I understand everything in the first paragraph except where are dragons or unicorns found in the Hebrew Bible passages?
I admit that for the serious theologian, the Hebrew Bible is as near as you are probably going to get to some honesty. I mainly use the KJV 1611 as that impresses fundamentalists most – its English is quite pleasing too.
It is the references that are simply annoying. Anyone who translated “reem” as unicorn must have accepted that there were unicorns
I confess the Trinity is a mystery for me. I haven't found an explanation that makes sense yet.
The “marginal note” theory is often accepted and seems as good as any. However, the Church has gone too far down the road to even think of correcting it. (More wilful stubbornness and bullying.)
I would argue Revelation is not a lunatic writing; rather it is chock full of references to the Hebrew Bible which would be comforting and readily understandable to the readers of the time.
Here we have yet another problem: One would think that Yahweh, who at the Tower of Babel, devised all the languages of the earth, might also have dictated to His prophets in a language that was not so flowery and spoke through the ages and not to those of the day.
On the other hand, if Revelations were valid and understandable to those of the day, it implies that all that it foretold, it is reasonable to think that all should have come to pass within the time-span of comprehensibility and allusion.
And, for me anyway, Revelation is a book of hope; not a book of fear. But, that is me.
Obviously, as one of the 2.8 billion marked for slaughter, you will not expect me to concur. ; )
In re-reading this it seems your concern is with the "Literalists" who are convinced the correct way to interpret the Bible is literally unless the wording has a simile. I don't care for them either.
There is a line to be drawn somewhere in the individual interpretations of the Bible. Many believers go further and actively ignore some passages. It is a common thread amongst atheists that those who take belief from the Bible (and what other source is there?) take what pleases them. It may be something they have embraced already or something that they find pleasing or convenient to embrace, but nevertheless, to a man, their perception of what is literal, what is to be interpreted and how, what is allegorical, differs, creating as many images of Yahweh and Jesus as there are people.
If we add to this
1. The Creator’s knowledge being restricted to that which was known at the time, rather than insights into the actual workings of the world that, were He the Creator, He must have known,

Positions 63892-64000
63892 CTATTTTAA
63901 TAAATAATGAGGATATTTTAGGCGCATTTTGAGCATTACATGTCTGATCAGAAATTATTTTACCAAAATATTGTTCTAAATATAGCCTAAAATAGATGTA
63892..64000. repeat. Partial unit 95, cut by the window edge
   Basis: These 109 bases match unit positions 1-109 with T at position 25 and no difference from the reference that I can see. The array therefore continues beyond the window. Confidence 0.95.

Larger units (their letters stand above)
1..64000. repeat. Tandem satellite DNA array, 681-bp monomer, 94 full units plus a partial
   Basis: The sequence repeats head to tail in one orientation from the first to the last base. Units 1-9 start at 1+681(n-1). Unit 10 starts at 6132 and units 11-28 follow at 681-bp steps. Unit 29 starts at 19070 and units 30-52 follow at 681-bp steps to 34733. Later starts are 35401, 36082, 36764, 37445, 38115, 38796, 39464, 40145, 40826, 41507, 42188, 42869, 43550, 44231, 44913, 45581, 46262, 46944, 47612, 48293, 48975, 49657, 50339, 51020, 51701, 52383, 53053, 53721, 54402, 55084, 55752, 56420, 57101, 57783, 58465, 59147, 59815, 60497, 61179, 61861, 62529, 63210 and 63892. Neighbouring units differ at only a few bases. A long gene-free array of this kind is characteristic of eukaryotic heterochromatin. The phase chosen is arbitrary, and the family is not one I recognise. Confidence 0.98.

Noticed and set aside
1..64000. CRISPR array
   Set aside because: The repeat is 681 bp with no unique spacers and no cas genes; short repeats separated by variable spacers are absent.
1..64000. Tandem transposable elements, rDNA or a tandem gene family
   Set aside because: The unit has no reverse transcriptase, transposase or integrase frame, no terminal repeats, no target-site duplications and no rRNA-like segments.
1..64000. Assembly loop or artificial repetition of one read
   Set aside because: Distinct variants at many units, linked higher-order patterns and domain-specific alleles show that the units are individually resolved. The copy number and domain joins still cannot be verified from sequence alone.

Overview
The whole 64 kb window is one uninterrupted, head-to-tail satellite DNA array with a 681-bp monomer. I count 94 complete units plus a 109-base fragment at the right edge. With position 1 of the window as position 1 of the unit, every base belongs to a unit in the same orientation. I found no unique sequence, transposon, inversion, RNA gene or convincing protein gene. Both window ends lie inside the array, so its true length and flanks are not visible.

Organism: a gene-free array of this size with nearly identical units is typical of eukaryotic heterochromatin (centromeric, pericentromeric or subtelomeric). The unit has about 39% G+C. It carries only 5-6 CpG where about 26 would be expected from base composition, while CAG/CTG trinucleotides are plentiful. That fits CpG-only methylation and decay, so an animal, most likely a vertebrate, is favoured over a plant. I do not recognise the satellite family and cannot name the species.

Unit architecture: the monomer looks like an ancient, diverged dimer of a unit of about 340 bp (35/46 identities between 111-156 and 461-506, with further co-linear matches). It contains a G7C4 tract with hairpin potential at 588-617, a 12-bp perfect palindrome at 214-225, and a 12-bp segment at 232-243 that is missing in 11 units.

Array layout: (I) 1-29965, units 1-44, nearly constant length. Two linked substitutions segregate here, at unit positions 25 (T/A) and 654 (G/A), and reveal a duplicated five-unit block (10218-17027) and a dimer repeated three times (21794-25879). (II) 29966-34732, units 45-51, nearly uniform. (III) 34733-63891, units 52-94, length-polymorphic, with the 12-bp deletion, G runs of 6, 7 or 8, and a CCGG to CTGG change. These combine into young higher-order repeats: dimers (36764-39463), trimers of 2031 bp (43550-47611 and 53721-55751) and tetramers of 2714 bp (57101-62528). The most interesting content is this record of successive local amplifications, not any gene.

2. The saying, “The law [of England] is what annoys the middle-classes.” (I’m sure that was true in OT Israel as everywhere else.)
3. The OT(T) behaviour of a bellicose primitive tribe
4. The incredible, anally retentive control-freaks that (with few exceptions) the OT lauds.
5. The fact that all NT advice on behaviour boils down to “I’m speaking to you all here: (a) Don’t annoy people, (b) don’t be uptight, and (c) be reasonable.”
We can see that the Bible, far from needing to be inspired by an omni-everything God, is merely the feelings and orders of men of the day; men who were in positions of power and influence and would seek to be obeyed at any cost to reality.
In fact, all major godly characters in the Bible were fundamentalists with an absolute, solipsistic self-belief that derived from their own concept of Yahweh, in the same way that each believer today has their own concept.
So, here’s the difficulty in
I don't care for them [literalists] either.
Many will go through life happily being a “fluffy-bunny” or “cafeteria” Christian but they and the myriad of individual fundamentalists are of the same stock, and, although we know the cause, we cannot tell until it is too late how any one of them will turn out.
Mankind, being a social animal, requires leaders. However, history has shown that mankind is not always good at choosing leaders. I am constantly surprised by the followers of L Ron Hubbard, David Ike, Benny Hinn, Ray Comfort, etc. Time after time, these snake-oil salesmen and mad men have been proven wrong, proven to be slipperier than a greased eel, yet, such is the faith that they inspire, that apologists leap, unasked, to their defence.
Your name is well chosen. You come across as (a) Don’t annoy people, (b) don’t be uptight, and (c) be reasonable
. You are also well-read. You are entirely suitable to be a theist/deist. Not everyone out there is suitable to have any belief as many have a solipsistic tendency to demand that we obey their own personal understanding and philosophy
I recommend the book, “Small Gods”, by Terry Pratchett (cheap and used on Amazon.com) Brilliantly written, a joy to read, and very funny, it tells the story of a monk who comes into possession of an almost forgotten god and, as the story unfolds, the god gathers more and more adherents, and grows in arbitrary power and savagery.
Finally, if you have read this far, thank you and, what then is your take on Revelations?